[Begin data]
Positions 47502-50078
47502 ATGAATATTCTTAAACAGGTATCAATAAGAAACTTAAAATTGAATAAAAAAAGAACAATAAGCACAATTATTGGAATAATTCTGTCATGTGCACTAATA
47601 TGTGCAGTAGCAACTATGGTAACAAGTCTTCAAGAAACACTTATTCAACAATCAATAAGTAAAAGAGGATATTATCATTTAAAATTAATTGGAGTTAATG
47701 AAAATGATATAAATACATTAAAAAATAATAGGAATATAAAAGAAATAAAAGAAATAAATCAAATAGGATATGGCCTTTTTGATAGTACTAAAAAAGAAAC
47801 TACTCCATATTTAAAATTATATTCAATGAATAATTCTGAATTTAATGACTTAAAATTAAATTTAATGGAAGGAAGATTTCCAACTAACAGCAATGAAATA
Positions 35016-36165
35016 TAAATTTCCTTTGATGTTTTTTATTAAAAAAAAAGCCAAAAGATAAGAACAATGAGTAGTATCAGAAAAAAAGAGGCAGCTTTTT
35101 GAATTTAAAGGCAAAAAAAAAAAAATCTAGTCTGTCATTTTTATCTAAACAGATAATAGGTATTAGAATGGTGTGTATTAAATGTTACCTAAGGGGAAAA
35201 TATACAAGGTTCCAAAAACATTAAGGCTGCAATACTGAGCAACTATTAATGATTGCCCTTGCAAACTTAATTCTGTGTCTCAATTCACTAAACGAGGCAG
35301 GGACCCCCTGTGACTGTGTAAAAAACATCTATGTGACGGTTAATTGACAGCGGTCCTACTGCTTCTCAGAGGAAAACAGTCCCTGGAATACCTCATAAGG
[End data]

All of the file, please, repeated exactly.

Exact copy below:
Positions 47502-50078
47502 ATGAATATTCTTAAACAGGTATCAATAAGAAACTTAAAATTGAATAAAAAAAGAACAATAAGCACAATTATTGGAATAATTCTGTCATGTGCACTAATA
47601 TGTGCAGTAGCAACTATGGTAACAAGTCTTCAAGAAACACTTATTCAACAATCAATAAGTAAAAGAGGATATTATCATTTAAAATTAATTGGAGTTAATG
47701 AAAATGATATAAATACATTAAAAAATAATAGGAATATAAAAGAAATAAAAGAAATAAATCAAATAGGATATGGCCTTTTTGATAGTACTAAAAAAGAAAC
47801 TACTCCATATTTAAAATTATATTCAATGAATAATTCTGAATTTAATGACTTAAAATTAAATTTAATGGAAGGAAGATTTCCAACTAACAGCAATGAAATA
Positions 35016-36165
35016 TAAATTTCCTTTGATGTTTTTTATTAAAAAAAAAGCCAAAAGATAAGAACAATGAGTAGTATCAGAAAAAAAGAGGCAGCTTTTT
35101 GAATTTAAAGGCAAAAAAAAAAAAATCTAGTCTGTCATTTTTATCTAAACAGATAATAGGTATTAGAATGGTGTGTATTAAATGTTACCTAAGGGGAAAA
35201 TATACAAGGTTCCAAAAACATTAAGGCTGCAATACTGAGCAACTATTAATGATTGCCCTTGCAAACTTAATTCTGTGTCTCAATTCACTAAACGAGGCAG
35301 GGACCCCCTGTGACTGTGTAAAAAACATCTATGTGACGGTTAATTGACAGCGGTCCTACTGCTTCTCAGAGGAAAACAGTCCCTGGAATACCTCATAAGG